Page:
The Fourth Circuit Appeals Court has ruled against President Donald Trump’s immigration-ban executive order, in another rebuke of the controversial policy. In a 10-3 decision made by the full court, Chief Judge Roger L. Gregory’s majority opinion had strong words about the executive order, starting with his opinion’s first paragraph.
Former national security adviser Michael Flynn seemingly won’t comply with congressional subpoenas to produce records related to a Senate investigation. What’s the constitutional basis for this controversy and can the Senate hold Flynn in contempt?
The Justice Department wants a federal judge to drop or amend an injunction against President Trump’s sanctuary city executive order, and Attorney General Jeff Sessions has made a key change to lessen the policy’s potential impact on states, counties and cities.
Over the next few months, the Senate will debate its version of the Obamacare health care repeal passed by the House, and a little-known official could play an important role in what changes get included in the Senate’s version of the bill.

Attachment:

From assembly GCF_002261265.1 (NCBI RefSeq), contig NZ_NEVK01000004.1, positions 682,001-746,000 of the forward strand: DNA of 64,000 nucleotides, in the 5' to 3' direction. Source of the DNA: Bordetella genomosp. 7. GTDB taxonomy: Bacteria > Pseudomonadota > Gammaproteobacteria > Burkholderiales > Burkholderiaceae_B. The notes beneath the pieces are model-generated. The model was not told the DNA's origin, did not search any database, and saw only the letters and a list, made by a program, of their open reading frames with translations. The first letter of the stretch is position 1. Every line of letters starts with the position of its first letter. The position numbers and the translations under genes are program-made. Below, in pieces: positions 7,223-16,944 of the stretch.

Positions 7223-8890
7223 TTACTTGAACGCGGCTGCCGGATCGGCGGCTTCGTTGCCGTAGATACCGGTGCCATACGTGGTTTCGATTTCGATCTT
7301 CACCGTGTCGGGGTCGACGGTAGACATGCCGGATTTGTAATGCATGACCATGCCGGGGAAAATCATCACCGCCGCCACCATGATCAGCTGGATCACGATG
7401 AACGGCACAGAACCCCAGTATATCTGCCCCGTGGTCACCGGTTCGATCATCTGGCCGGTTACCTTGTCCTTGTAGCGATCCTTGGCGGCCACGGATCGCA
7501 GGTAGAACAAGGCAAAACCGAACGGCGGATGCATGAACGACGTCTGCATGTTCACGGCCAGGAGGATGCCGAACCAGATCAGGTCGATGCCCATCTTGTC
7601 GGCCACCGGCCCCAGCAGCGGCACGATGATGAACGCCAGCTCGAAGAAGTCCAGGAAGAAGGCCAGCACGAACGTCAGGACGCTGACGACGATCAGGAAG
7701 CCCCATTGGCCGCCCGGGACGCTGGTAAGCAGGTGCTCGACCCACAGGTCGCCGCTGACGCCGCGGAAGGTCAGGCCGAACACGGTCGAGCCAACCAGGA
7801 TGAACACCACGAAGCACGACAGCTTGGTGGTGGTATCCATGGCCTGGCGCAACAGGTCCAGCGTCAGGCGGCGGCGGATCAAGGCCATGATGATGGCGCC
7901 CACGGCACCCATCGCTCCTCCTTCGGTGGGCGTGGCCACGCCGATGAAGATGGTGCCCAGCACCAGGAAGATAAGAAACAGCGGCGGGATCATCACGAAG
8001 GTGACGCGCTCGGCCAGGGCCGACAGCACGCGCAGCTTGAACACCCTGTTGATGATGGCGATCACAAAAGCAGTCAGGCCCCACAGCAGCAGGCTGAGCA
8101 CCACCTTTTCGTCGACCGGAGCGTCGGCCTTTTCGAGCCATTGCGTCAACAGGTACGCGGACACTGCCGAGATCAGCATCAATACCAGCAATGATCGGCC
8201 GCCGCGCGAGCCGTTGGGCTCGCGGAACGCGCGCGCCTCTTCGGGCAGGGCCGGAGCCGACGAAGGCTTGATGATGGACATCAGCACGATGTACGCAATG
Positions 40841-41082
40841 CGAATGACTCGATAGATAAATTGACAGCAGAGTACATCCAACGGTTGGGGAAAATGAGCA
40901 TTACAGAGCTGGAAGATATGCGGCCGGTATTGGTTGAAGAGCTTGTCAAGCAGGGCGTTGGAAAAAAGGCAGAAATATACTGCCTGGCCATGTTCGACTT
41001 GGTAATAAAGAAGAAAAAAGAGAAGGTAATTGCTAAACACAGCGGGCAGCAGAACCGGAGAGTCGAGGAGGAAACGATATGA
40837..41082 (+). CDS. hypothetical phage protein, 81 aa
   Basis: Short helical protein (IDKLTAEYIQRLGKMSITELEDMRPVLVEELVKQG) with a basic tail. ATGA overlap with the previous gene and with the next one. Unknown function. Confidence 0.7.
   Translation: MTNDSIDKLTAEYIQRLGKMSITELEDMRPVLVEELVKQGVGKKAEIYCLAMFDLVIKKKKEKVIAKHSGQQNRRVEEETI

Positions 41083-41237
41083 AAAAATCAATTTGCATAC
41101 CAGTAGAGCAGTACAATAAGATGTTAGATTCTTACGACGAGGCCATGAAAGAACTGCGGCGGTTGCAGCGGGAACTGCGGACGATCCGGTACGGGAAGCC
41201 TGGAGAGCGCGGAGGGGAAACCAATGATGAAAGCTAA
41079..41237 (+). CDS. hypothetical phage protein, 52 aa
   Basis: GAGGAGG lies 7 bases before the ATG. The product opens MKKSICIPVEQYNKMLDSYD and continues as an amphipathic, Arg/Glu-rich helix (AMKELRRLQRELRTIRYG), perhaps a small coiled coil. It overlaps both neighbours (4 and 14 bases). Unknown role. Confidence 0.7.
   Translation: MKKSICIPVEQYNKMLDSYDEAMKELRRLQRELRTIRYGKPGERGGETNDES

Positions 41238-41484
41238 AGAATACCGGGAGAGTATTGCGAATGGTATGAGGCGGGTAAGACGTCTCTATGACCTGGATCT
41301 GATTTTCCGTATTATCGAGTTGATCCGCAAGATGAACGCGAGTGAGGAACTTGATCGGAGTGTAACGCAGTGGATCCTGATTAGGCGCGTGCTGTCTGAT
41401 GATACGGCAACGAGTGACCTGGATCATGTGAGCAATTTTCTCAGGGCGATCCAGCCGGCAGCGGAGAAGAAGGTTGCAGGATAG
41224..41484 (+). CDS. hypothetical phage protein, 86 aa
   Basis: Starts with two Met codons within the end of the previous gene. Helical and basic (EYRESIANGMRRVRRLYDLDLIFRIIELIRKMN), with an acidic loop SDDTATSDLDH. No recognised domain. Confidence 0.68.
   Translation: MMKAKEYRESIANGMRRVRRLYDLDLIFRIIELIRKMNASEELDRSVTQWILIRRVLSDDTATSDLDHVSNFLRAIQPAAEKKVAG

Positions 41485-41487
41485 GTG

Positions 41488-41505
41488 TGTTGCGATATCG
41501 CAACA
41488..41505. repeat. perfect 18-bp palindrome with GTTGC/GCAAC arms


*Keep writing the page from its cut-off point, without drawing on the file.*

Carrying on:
The 25th amendment to the Constitution is getting a bit of public attention these days. So what does the amendment do and why does it remain a hot topic, since its ratification in 1967?
One of the most hotly debated clauses in the Constitution deals with the removal of federal government officials through the impeachment process. But what did the Founders who crafted that language think about the process and its overall intention?
On May 18, 1860, former Congressman Abraham Lincoln upset the Republican front runner, William Seward, at the party’s second convention in Chicago, setting in motion the eventual regional split that became the Civil War.
The current search to replace former Federal Bureau of Investigation Director James Comey may not last long, if recent historical trends hold true. But any Comey replacement will need the constitutionally mandated consent of the Senate to win the job.
The 27th Amendment is the most recent amendment to the Constitution, and its existence today can be traced to a college student who proposed the idea in a term paper and was given a C by his professor for the idea.
With House Republicans winning enough votes to pass a bill repealing Obamacare, the long-held tradition of the Senate filibuster for legislative acts may be fighting for its life.